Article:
The organization offers residencies to writers seeking asylum from countries around the world. Now, a $300,000 grant will help expand its residencies and programming with temporary and permanent public artworks. Large-scale events will bring international and local talent together to help drive traffic to the area, says the program's Executive Director, Henry Reese, while also making the city more appealing to immigrants.
 
Origins of Placemaking
 
The term "creative placemaking" was coined north of the border in Toronto, Ontario, where the nonprofit Artscape has been turning old buildings into affordable artist housing and studios for more than a quarter century. In 2012, Artscape's tenants conducted over 2,000 performances, exhibitions, and events across the city.  
 
“There's an incredible impact on community vitality and activity, which of course attracts more activity to the neighborhood as a whole," says Pru Robey, Artscape's creative placemaking lab director, who has worked with American organizations to instigate placemaking best practices, and wrote Canada’s only placemaking course.
 
“You then see that multiplier effect start to happen… our projects having a role in the wider regeneration and revitalization of neighborhoods. The economic impacts play out at multiple levels -- from the individual artist, to the local community vitality and economic activity, to that wider impact on the transformation of our city.”
 
This is exactly what ArtPlace America looks for when awarding grants, emphasizing projects that strive for diversity and vibrancy. This year, ArtPlace received more than 1,200 grant applications. It was competitive, but always boils down to the same thing.
 
"It is really about how arts and culture can play a role in changing and advancing places," says Bridget Marquis, ArtPlace America's program director. 
 
Upcycled Community
 
Collinwood isn't the only local community to score an ArtPlace grant. This spring, the St. Clair Superior neighborhood was awarded a $375,000 grant that will help create artist studios and galleries, establish fellowships for upcycling artists, rehab artist live/work houses, create affordable incubator space for retail pioneers, and establish a marketplace for upcycled products.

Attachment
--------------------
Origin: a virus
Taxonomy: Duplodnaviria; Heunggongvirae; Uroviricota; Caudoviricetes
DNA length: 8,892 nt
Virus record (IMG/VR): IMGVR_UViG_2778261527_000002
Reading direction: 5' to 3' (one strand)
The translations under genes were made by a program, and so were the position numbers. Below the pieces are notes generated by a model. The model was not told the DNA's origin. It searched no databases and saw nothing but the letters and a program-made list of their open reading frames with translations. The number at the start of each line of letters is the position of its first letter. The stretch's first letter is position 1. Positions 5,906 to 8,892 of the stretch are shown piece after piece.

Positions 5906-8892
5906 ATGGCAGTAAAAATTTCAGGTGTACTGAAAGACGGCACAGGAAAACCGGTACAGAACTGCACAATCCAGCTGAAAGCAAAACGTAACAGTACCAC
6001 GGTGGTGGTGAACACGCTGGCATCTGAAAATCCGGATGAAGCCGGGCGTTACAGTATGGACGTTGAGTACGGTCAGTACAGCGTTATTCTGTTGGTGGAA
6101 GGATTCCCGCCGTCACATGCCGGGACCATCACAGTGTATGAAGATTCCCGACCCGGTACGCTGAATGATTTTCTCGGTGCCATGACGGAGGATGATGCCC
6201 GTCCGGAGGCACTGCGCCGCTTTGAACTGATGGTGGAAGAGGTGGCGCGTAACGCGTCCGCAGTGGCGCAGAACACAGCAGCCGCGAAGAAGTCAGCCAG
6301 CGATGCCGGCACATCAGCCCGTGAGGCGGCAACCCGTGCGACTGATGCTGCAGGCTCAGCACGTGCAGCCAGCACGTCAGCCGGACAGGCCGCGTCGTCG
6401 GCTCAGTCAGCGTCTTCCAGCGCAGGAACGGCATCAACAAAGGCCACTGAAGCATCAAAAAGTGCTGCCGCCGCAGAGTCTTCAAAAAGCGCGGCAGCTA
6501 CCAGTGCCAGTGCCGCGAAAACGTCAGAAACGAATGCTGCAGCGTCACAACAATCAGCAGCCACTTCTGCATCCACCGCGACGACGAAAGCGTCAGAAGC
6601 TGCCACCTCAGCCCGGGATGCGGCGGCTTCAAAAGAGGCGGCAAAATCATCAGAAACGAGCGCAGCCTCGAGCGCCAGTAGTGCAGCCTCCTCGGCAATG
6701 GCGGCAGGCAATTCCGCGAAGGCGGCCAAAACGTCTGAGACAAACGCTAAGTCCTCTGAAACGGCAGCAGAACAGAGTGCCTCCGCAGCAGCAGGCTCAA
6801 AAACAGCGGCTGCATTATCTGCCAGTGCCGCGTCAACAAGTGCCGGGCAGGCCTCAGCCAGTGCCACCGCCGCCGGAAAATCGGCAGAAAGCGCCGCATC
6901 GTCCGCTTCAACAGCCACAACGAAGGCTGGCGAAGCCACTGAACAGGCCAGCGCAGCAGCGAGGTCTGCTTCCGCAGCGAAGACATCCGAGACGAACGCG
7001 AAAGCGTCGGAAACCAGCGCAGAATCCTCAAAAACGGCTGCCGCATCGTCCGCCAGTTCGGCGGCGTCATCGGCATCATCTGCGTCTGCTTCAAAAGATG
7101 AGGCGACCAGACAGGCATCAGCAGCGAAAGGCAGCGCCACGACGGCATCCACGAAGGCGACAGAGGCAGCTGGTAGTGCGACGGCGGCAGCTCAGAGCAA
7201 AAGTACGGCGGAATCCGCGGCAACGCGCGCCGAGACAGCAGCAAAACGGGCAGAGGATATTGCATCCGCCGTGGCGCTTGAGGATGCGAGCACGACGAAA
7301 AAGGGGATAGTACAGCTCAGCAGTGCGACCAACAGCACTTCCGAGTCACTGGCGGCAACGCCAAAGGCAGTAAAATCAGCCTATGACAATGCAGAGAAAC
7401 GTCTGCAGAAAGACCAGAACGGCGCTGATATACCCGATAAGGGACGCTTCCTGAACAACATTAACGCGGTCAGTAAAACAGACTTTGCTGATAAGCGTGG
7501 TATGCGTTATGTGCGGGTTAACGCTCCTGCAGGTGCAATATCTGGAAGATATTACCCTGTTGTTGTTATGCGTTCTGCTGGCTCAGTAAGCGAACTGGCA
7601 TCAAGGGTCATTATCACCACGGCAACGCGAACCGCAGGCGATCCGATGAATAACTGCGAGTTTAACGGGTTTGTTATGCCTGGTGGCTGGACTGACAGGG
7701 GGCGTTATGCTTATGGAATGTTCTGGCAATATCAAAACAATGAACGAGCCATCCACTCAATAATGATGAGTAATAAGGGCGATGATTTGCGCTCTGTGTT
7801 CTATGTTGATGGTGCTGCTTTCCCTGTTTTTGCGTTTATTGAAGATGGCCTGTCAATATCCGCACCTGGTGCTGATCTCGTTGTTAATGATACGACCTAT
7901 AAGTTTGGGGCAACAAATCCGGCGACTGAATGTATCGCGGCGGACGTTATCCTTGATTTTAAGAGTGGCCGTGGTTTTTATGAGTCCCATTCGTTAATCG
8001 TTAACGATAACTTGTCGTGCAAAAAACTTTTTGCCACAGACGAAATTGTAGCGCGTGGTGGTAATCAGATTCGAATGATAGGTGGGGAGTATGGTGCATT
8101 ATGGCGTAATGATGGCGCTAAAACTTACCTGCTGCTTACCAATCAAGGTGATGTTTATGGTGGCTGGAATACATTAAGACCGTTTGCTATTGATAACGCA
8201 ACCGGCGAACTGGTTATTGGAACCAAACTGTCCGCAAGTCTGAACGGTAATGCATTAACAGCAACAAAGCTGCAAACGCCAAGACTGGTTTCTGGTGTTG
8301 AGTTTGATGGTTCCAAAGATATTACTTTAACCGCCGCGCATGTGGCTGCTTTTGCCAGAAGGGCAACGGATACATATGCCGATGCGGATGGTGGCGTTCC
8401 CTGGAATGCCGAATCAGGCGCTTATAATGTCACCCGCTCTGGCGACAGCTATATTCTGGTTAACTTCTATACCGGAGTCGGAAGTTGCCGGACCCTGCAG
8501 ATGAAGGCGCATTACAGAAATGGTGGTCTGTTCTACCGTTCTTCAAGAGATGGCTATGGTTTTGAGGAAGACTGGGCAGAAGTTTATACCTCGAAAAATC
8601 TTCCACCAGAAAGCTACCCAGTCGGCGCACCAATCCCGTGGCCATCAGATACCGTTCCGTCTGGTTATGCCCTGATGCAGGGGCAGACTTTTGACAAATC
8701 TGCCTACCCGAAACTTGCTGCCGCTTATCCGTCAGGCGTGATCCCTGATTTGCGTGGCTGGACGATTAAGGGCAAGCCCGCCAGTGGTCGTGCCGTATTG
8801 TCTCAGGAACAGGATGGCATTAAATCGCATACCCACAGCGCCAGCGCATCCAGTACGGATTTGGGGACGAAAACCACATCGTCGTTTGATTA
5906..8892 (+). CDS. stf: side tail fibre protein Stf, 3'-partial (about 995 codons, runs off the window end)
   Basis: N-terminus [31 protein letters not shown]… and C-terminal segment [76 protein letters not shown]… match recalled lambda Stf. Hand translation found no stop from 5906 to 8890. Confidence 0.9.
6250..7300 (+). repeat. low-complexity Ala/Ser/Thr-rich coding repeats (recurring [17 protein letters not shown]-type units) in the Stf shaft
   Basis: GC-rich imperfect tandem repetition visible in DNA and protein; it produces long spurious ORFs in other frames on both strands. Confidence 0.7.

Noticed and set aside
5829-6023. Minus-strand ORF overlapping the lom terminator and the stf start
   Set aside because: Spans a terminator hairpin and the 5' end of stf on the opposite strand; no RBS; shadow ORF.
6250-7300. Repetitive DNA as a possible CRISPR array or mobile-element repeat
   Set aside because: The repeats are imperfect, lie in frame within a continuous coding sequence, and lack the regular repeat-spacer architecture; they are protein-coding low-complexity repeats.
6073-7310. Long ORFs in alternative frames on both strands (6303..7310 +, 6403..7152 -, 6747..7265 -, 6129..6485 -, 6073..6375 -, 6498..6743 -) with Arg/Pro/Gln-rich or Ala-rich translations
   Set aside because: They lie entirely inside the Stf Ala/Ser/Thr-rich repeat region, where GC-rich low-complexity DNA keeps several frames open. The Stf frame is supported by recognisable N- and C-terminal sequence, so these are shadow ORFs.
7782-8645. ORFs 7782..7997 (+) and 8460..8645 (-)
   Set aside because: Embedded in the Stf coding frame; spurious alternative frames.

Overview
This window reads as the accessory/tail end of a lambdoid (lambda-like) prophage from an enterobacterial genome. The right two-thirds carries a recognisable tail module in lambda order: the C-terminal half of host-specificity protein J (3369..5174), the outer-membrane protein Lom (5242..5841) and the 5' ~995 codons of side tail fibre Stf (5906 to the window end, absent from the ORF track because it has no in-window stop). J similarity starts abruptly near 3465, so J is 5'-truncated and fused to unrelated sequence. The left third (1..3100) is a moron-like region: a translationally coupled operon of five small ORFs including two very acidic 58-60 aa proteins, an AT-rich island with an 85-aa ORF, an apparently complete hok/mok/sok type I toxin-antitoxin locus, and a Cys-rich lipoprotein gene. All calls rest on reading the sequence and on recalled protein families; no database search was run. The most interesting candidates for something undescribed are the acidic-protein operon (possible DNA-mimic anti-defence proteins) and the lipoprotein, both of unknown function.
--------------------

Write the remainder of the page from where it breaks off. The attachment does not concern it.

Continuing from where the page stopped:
"This is a methodology for neighborhood revitalization," says Nicole McGee of Plenty Underfoot, an arts-based business that repurposes discarded materials into artwork, jewelry and home decor. "The goal is to create more of an economy around upcycling. We will open a creative reuse center, offer classes for residents, and have retail opportunities for small businesses."

McGee already has identified a space for the creative reuse center just west of Empress Taytu restaurant. She envisions a "creative thrift shop," where crafters can shop bins full of discarded wine corks, vinyl flooring samples and other trash-to-treasure. "We're taking materials that others haven’t assigned value to, looking at them and deciding what could be done differently," says McGee. "Then we're transforming them into something bigger and better. We want to do that whole process on a neighborhood level."

The intention of the upcycle initiative is not merely to attract new businesses, but rather to lift up the residents of this low-income community.

"We'll be revitalizing the downtown strip of this neighborhood in ways that create new learning and skills in residents," says McGee. "We’ll be inviting them in."
 
 
Sheena Lyonnais is a Toronto-based journalist and the Managing Editor of sister publication Yonge Street Media. You can follow her on Twitter @SheenaLyonnais.